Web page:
University of Idaho College of Law Public Interest Law Group

Posts Tagged ‘Mississippi


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Walking and knocking for three days was an experience that I will never forget. There were moments of sorrow, moments of tiredness, and moments of joy. It was a new experience, for me, to achieve so much emotion in a single interaction with a person.

As I was learning about what we would be doing in the small Mississippi community of Turkey Creek, I was assuming that there would not be much emotion. Come to find out however that emotion was about all you saw. The emotion of those that you were surveying, emotion from the escorts that were showing you around, and emotion swelling inside yourself.

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Written by jrdo410

March 14, 2008 at 10:18 am


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Over the past week a group of us have been working with the North Gulfport Community Land Trust surveying the northern neighborhood of North Gulfport. On August 29, 2005 the city was hit by the strong eastern side of Hurricane Katrina. Gulfport was devastated. Almost three years later, this community is slowly coming back. There is continuous construction, and the city is placing a special emphasis on development according to Smart Code. Smart Code emphasizes preservation of the historic architecture of a community while also creating walkable communities.

The issue we were surveying involved the plans of the Port Authority to expand the local port. As part of the expansion, the Port Authority is planning to build an inland storage facility in North Gulfport. The proposed storage facility is right in the middle of a neighborhood. The facility will require filling in 70 acres of wetlands, making an already low lying area even more susceptible to flooding. Additionally, the facility will be used to store large containers, machinery, and because the need to refrigerate their cargo, diesel trucks running all night.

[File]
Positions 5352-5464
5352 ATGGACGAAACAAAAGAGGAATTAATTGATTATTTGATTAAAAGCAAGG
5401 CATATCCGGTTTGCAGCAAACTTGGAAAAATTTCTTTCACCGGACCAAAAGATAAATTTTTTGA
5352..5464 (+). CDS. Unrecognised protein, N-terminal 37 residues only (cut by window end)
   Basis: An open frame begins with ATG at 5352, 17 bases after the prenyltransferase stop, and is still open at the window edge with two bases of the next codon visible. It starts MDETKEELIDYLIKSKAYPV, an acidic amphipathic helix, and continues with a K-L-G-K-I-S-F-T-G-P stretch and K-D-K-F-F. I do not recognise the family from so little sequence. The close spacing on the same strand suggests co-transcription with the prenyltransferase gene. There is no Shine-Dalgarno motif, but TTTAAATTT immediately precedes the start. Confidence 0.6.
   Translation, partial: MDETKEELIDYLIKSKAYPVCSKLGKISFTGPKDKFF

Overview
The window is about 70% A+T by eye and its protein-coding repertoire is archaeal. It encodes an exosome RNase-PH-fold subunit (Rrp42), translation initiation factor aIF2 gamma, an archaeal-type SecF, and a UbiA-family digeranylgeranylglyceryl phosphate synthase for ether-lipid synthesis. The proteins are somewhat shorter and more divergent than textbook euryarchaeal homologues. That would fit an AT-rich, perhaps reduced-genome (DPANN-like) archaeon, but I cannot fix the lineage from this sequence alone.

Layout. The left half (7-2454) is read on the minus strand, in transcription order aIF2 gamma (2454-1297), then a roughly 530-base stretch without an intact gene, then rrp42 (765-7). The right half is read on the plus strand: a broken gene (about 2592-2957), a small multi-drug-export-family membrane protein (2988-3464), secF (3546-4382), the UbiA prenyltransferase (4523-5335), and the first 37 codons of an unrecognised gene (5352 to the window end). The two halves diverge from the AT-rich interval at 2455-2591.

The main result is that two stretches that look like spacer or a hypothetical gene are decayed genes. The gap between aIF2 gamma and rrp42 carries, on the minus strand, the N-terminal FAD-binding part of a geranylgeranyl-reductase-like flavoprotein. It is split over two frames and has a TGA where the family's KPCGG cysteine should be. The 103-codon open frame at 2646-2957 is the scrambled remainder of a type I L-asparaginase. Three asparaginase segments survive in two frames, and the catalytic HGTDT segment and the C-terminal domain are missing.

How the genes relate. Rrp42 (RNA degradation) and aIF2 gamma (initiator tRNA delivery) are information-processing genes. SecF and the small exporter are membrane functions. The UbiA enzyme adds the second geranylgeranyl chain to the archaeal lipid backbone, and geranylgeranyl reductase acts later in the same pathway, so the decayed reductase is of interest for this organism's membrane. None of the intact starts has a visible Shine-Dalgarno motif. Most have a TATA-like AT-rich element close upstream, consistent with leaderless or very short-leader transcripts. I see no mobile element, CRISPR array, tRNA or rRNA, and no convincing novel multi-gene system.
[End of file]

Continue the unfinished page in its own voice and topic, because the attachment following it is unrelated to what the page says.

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Written by jrdo410

March 14, 2008 at 10:03 am

Track II Update – Biloxi Vietnamese Population Helped by MCJ and Boat People

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Anna and Erika outside a MEMA cottage

Imagine navigating a maze of bureaucracy in the aftermath of a storm. Your house is destroyed, gas and food prices are through the roof. What federal and state grants are available to you? How do you know if you are eligible?


Now imagine trying to navigate this bureaucratic maze in a foreign language. Beyond hello and goodbye, you have almost no English skills whatsoever.

This is exactly what many Vietnamese immigrants are going through right now in Biloxi, MS. There are about 4,500 Vietnamese living in Biloxi right now. Biloxi’s total population is around 50,000, pre-Katrina.

Today I spoke with a Vietnamese man who was living in a mobile home before the storm. His home and everything he owned was destroyed, including all of his tools for work.


Thankfully, there is an organization that can help bridge the information gap. Boat People SOS “Meeting Urgent Needs Today, Empowering Vietnamese Communities for Tomorrow.”


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Written by jrdo410

March 12, 2008 at 6:58 pm